Document Type

Thesis

Publication details

Lan, J 2011, 'Genetic parameter estimates for growth and wood properties in Corymbia citriodora subsp. variegata in Australia and Eucalyptus urophylla in China, MSc(For) thesis, Southern Cross University, Lismore, NSW.

Copyright J Lan 2011

Abstract

Genetic parameters, including heritabilities, trait-trait correlations, across-site and acrossgeneration correlations, in four Corymbia citriodora subsp. variegata clonal trials in northern New South Wales, Australia and four Eucalyptus urophylla open-pollinated progeny trials (two first generation and two second generation trials) in Guangxi, China were estimated. The additive and non-additive variances were calculated separately from the total genetic variances in C. citriodora subsp. variegata clonal trials to allow the estimation of broad- and narrow- sense heritabilities. Efficient selection strategies using selection indices are also presented in discussion section.

For C. citriodora subsp. variegata clonal trials, Quambalaria shoot blight damage at the ages of 1.0-1.7 years and 3.5-3.8 years was under predominantly non-additive genetic control (H2 = 0.02-0.46, h2 = 0-0.17). Growth traits were, overall, under moderate genetic control (H2 = 0.32-0.54, h2 = 0-0.54). For tree height, nearly 100% of the genetic variances were contributed by the non-additive component. For diameter at breast height and individual tree volume, the dominant genetic variances were non-additive (66-80%) at the Coffs Harbour and Grafton sites, whilst the additive variances (88-100%) became dominant at the other two sites. Bark thickness and percentage (H2 = 0.45-0.81) and non-destructive wood properties (H2 = 0.57-0.87) were under moderate to high genetic control, with 45-100% of the genetic variances being additive for bark traits and basic density and 76-100% of the genetic variances being non-additive for acoustic stiffness (represented by acoustic velocity squared).

Growth traits were strongly correlated with Quambalaria damage, especially for the second assessment (rg = 0.53-0.85). Correlations between growth and bark traits showed that larger trees tended to have thicker bark (rg = 0.50-0.79), but did not necessarily have higher bark proportion (rg = -0.48 to 0.26). There was no significant relationship between growth traits and wood properties (Pilodyn penetration, basic density or acoustic velocity squared), but strongly negative correlations between Pilodyn penetration and acoustic velocity squared (rg = -0.76 to -0.53). Basic density and Pilodyn penetration were highly negatively correlated (rg = -0.95 to -1.00).

Low across-site correlations for Quambalaria damage (rg = 0.13-1.00) were observed, indicating genotype by environment interactions (GEIs) occurred. Across-site correlations for growth traits were reasonably high, with most estimates above 0.8. Relatively lower correlations (under 0.7), however, were also found between some pairs of sites. These lower correlations for growth traits were probably due to the disease effects or due to some degree of GEL By contrast, across-site correlations for wood properties (rg = 0.84-0.99) and bark traits (rg = 0.83-0.96) were notably high, especially those for basic density, indicating no significant GEI.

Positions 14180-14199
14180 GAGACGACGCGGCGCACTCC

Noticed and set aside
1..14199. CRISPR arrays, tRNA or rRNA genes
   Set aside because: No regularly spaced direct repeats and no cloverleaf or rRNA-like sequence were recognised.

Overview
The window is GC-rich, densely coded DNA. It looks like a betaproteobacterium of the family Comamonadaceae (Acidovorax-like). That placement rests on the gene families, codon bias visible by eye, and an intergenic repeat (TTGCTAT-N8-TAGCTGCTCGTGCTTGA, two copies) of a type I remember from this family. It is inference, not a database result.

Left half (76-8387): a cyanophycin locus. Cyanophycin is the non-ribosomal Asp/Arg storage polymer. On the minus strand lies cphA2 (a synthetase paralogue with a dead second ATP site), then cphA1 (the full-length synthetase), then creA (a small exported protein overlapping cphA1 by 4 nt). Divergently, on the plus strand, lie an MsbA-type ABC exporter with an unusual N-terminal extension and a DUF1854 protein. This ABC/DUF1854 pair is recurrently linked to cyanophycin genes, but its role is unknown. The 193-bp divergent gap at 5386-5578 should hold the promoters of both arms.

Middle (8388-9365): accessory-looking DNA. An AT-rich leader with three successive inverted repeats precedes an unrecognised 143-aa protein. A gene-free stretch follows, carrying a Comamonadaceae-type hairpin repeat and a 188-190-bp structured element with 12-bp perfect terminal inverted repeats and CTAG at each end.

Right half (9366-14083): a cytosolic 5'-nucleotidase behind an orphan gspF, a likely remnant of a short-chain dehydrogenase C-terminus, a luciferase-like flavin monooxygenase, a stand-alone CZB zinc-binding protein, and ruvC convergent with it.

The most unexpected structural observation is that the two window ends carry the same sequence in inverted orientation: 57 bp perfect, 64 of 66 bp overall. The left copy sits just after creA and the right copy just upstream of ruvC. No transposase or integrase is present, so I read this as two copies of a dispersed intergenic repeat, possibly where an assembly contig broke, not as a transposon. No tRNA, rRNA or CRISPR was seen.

For E. urophylla progeny trials, growth traits (h2 = 0.05-0.39) were under low to moderate additive genetic control, whereas bark traits (h2= 0.22-0.38) and wood properties (h2= 0.35- 0.66) were under moderate to strong additive genetic control. Narrow-sense heritabilities for growth traits and basic density appeared to decrease over generations.

The larger trees tended to have thicker bark (rg = 0.48 to 0.57) but did not necessarily have higher bark percentage (rg = -0.40 to 0.32). Correlations between growth traits and basic density (say diameter at breast height and Pilodyn penetration) were favourable strong in the first generation (rg = 0.26 and 0.48) but were not significantly different from zero in the second generation (rg = -0.06 and 0.20). There was strong negative correlation (rg = -1.00) between basic density and Pilodyn penetration. Acoustic velocity squared was highly positively correlated with basic density (rg = 0.63) (except Pilodyn penetration, rg = -0.04) and growth traits (rg = 0.49-0.63).

Across-site correlation for diameter at breast height within the inland Dongmen region (rg = 0.81) indicated that there was no GEI. However, GEIs for growth traits were significant between Dongmen and Shankou (rg = 0.37-0.79). No GEI for basic density was present either within the Dongmen region (rg = 1.00) or between Dongmen and Shankou (rg = 0.99). Traits with higher heritabilities (e.g. wood property traits) in the first generation had higher across-generation correlations (rg = 0.63-1.00). On the contrary, traits with lower heritabilities (e.g. growth traits) had lower across-generation correlations (rg = -0.26 to 0.83). The estimates of across-generation correlations between Dongmen and Shankou obtained in this study were somewhat lower, indicating some degree of GEI.

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